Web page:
FDA to Create a Digital Health Unit

Digital Health Unit

The FDA has announced that it is forming a digital health unit within the Center for Devices and Radiological Health (CDRH). The digital health unit will develop software and technical expertise to assist manufacturers with devices that incorporate digital health technologies, as well as assessing digital health improvements and monitoring and reporting on the digital health premarket review timelines. Digital health includes categories such as mobile health (mHealth), health information technology (IT), wearable devices, telehealth and telemedicine, and personalized medicine.

The creation of this unit is part of the Medical Device User Fee Act (MDUFA). MDUFA is the program that authorizes FDA to collect user fees from medical device manufacturers in support of streamlining the regulatory approval process. Negotiations between FDA and the medical device industry regarding the fourth version of MDUFA are currently underway. As part of the negotiation process, FDA proposed to hire technical experts to staff the new digital health unit.

In addition to MDUFA, the 21st Century Cures Act requires FDA to develop a framework for evaluating real world evidence. FDA envisions that the digital health unit will monitor and implement the use of real world evidence to support the regulatory approval process. FDA issued a draft guidance in July 2016, Use of Real-World Evidence to Support Regulatory Decision-Making for Medical Devices, that identifies how real world data will be evaluated to determine if it is sufficiently relevant and reliable enough to be used.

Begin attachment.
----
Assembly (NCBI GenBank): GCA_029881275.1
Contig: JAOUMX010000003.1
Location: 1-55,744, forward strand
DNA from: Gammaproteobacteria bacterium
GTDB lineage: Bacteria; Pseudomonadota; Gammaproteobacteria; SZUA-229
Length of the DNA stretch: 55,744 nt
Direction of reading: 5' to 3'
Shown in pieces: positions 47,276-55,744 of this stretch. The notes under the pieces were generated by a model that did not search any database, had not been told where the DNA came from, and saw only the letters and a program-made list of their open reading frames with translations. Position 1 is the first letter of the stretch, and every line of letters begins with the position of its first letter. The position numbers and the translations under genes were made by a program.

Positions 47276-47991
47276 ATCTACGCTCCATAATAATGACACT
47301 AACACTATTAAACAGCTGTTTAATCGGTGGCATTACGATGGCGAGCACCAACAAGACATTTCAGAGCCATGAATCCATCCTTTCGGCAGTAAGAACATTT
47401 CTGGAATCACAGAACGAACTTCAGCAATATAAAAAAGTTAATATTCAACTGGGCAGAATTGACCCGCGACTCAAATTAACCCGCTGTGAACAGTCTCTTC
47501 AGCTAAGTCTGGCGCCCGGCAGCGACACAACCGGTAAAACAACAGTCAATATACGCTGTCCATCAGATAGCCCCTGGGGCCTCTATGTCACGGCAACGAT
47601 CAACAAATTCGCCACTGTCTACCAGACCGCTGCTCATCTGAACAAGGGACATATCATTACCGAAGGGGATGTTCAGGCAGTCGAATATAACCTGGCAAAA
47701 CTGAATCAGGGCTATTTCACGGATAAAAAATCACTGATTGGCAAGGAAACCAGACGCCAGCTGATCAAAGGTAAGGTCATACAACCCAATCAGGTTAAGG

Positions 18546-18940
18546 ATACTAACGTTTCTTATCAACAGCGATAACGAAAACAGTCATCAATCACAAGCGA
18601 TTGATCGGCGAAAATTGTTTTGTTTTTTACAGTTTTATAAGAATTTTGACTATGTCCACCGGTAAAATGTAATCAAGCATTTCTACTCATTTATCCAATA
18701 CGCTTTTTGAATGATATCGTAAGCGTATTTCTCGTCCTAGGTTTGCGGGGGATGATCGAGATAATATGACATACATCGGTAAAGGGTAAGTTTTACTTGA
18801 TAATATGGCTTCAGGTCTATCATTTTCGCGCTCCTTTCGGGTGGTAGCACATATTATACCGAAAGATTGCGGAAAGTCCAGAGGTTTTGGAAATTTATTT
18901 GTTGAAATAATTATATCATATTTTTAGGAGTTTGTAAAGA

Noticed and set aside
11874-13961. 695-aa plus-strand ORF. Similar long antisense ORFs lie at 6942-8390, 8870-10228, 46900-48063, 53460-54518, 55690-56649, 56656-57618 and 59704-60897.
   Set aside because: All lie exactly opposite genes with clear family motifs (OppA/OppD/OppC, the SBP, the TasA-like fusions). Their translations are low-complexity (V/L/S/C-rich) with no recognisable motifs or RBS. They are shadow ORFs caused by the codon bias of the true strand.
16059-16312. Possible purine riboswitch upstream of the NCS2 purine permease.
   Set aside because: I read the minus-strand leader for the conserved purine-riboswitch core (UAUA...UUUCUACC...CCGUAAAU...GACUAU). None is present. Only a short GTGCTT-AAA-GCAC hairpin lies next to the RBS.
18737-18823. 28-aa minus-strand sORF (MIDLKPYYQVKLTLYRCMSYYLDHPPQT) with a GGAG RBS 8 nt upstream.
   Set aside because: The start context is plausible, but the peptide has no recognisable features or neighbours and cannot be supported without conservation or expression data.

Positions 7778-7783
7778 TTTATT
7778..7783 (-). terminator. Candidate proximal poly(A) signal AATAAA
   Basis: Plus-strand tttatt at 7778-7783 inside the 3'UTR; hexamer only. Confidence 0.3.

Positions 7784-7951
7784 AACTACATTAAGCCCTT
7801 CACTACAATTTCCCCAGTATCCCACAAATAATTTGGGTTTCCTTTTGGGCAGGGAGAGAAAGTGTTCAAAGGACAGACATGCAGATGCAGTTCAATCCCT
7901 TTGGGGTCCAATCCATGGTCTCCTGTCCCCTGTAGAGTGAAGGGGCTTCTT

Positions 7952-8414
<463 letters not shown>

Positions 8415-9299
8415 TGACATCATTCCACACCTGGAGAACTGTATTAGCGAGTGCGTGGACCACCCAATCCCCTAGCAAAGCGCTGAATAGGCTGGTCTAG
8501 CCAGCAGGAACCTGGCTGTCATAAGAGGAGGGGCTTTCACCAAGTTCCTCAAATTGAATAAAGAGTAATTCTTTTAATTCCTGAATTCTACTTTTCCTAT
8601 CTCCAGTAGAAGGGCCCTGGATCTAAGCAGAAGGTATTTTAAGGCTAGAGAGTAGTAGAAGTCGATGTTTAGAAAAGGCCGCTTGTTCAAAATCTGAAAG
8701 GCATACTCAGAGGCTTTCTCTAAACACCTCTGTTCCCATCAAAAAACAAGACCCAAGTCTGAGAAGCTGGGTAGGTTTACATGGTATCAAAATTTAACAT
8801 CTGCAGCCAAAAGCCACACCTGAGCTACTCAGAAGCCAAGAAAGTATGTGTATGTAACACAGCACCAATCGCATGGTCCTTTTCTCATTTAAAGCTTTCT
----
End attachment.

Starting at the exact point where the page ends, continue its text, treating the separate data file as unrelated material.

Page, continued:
While the FDA sees the digital health unit as a means of streamlining the regulatory approval process, it also recognizes it will require coordination with industry and other government agencies because digital health touches on a variety of complex areas requiring their own unique knowledge base and expertise, such as artificial intelligence, data privacy and cybersecurity, telemedicine, and the cloud.

As medical device manufacturers, we can hope that the digital health unit will enable our software-based products to achieve FDA clearance with greater efficiency. However, just because the unit has been created, FDA will still need to recruit a team of experts who understand both the software and regulatory worlds, and this will take time.

If your device incorporates software, or if you are not sure if your software is a medical device, our consultants can help. Be sure to ask us about IEC 62304 and Software Development Life Cycle requirements.


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